Uphill Climb
Why They Run Cross Country in the Flatlands of Aberdeen

Uphill Climb

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Unlike many South Dakota teams, Aberdeen cross country runners must find ways to deal with the flat local terrain on which they practice.

Never a runner, just a spectator, the best I could do was commiserate with my sons and other youngsters participating in high school cross country. On the golf courses and parks where meets usually took place, I plotted routes to be in the right spots to see my kids a few times during the race. I cheered for them and other runners, especially those struggling toward the back with whom I identified, particularly on hilly courses.

Except in Aberdeen. Here the races were typically at Lee Park golf course, where the terrain rolls a little, and the Soccer Complex, where you could see anybody from anywhere – because, like a soccer field should be – and the town it’s in – it’s flat.

“Aberdeen is as flat as a pancake!” confirmed Aberdeen Christian School’s head cross-country coach Livia Inches. But neither she nor other coaches would blame Aberdeen’s flatness for the fact that Aberdeen’s teams have yet to claim a state team championship. That’s fair, because, as Central High School girls coach Bill Martens said, “Everybody runs the same course.” Having had a couple individual champions might argue against it too.

But What Is Cross Country—And Why?

For the what, let’s turn to the USA Track & Field definition of the sport:

Cross country running is a sport in which teams and individuals run races on outdoor courses over natural terrain. Races shall be run over courses confined, to the extent possible, to open country, fields, parks, golf courses, and grasslands. 

That leaves out what these flimsy-clothed athletes run through. With a season from mid-August to mid-October, temperatures can range from over 100 degrees to sub-freezing. Stifling humidity, downpours, and blizzards are standard. And they run 5,000 meters. So again, why?

To learn the why, I visited with coaches and athletes. Martens has coached Central for 20 years, previously coaching 10 years at Roncalli High School. Greg Murley has coached CHS boys’ cross country for 12 years, starting his career at Roncalli when he was in college at Northern State University. Brady Lesnar is in his fourth season as Roncalli head coach. Inches is a first-year coach who has coached her runners in track.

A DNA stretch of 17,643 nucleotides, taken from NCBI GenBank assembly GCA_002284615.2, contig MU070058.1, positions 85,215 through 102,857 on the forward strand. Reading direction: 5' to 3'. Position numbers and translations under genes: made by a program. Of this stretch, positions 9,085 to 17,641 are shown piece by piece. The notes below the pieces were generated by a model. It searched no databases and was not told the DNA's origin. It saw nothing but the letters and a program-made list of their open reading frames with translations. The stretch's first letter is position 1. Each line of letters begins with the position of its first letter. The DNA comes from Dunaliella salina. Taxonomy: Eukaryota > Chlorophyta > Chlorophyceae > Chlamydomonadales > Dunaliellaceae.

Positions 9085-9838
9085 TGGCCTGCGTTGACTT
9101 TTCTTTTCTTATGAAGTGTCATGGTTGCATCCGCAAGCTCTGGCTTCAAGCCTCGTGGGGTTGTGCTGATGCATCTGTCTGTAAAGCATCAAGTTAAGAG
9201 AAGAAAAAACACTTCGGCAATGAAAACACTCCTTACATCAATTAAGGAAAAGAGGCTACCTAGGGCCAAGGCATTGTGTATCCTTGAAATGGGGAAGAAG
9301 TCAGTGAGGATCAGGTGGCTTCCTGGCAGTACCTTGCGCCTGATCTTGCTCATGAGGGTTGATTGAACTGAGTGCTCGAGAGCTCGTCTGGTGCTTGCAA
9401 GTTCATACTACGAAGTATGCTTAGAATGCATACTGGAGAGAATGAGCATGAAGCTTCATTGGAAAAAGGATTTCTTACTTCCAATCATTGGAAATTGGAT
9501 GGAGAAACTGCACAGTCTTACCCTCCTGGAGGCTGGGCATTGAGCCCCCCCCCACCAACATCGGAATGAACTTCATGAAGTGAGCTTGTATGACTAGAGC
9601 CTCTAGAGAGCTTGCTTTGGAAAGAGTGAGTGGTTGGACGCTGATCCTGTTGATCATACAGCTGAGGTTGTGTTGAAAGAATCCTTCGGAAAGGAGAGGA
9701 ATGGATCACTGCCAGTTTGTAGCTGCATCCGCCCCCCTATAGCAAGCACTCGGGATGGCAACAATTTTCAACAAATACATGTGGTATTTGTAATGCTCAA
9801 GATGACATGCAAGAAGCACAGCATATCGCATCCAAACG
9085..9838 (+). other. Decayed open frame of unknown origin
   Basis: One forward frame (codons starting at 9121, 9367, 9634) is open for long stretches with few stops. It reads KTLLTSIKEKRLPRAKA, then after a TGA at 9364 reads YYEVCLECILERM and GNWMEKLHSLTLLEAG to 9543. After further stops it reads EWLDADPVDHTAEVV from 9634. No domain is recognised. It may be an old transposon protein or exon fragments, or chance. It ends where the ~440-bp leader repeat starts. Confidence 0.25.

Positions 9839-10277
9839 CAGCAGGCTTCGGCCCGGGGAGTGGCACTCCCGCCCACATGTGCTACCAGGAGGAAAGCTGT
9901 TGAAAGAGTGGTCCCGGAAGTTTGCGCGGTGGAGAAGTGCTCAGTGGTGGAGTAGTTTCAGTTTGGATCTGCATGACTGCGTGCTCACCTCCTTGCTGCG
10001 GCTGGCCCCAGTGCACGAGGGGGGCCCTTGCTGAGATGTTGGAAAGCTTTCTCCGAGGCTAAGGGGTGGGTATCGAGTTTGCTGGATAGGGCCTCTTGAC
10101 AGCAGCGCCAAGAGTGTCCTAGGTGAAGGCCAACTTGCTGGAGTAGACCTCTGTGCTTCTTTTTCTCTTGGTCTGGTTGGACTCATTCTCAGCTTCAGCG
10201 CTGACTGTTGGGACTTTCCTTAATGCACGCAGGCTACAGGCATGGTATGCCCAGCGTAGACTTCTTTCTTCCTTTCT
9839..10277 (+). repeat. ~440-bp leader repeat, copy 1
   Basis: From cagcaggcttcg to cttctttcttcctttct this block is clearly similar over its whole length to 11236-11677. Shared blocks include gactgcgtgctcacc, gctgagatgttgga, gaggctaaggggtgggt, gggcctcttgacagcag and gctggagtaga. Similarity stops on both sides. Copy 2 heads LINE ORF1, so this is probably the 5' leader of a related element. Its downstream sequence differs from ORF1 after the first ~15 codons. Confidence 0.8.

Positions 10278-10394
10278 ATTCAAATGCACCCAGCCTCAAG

Martens echoed the other coaches in seeing inspiration in student-athletes: “They’re a special group of young adults. It’s fun to see the progress they make. They have really good character traits. They’re hard workers, dedicated, strong students, really good people.” 

A high school and NSU runner, Murley has “always had a thing for cross country.” Recalling running with his teammates, he talks with athletes today about the “shared suffering” of the sport. Personal experience is important for Inches too. “My parents signed me up for my first mile-long race when I was four,” she recalled. “Since then, I was hooked.”

Lesnar admits he didn’t really understand the sport “until I started coaching.” Agreeing with the others, he says, “It’s a lot of fun,” adding “there’s not a lot of drama. Either you can run or not.”

Challenging Fun

For student-athletes, the why can seem to have nothing to do with athletics but more about personal development, sociability, or goofiness. 2020 state champion and CHS ’22 grad Josh Martin’s high school goal was never to get detention, which wasn’t hard because “I’m a pretty chill person,” he said. Also, cross country “helped me learn a lot, and after my freshman year I never had a problem saying no to anything that would get me into trouble.” But he also added, “the part that got me hooked was the muffins at morning practice.” Jackson Harrison, CHS ’18, enjoyed eating out with his team and “dressing up in suits and ties. It’s silly, but it was something we all enjoyed doing and bonded over.”

Aberdeen Christian senior Rachel Beaner said “It’s challenging mentally and physically. There are many times when you feel like quitting, but if you keep going and finish hard, there’s a great sense of accomplishment.” 

With balm, perhaps, for Murley’s “shared suffering,” Michelle Lesnar, RHS ’08 (and Lesnar’s wife) adds “It’s an uplifting experience to have not just coaches supporting you and teammates cheering for you, but also athletes from other teams pushing you on.”

There’s also a family dimension to Michelle’s memories, which always include “the same image in my head.” At a late season meet in Webster in 2004, the course layout allowed her “to watch part of my sister’s last stretch toward the finish line ahead of me.” They only competed together two years, “so watching her do well and finish out one of our last meets together has always stuck with me.”